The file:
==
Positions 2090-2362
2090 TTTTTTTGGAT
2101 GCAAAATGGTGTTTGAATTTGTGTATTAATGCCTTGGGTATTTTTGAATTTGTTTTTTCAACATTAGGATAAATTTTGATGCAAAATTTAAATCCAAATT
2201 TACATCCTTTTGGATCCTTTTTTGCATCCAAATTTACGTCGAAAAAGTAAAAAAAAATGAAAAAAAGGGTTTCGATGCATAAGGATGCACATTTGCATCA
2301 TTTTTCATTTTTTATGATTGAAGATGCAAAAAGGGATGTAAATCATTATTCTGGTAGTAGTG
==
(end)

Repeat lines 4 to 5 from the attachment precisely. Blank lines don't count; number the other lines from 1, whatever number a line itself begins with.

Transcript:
2201 TACATCCTTTTGGATCCTTTTTTGCATCCAAATTTACGTCGAAAAAGTAAAAAAAAATGAAAAAAAGGGTTTCGATGCATAAGGATGCACATTTGCATCA
2301 TTTTTCATTTTTTATGATTGAAGATGCAAAAAGGGATGTAAATCATTATTCTGGTAGTAGTG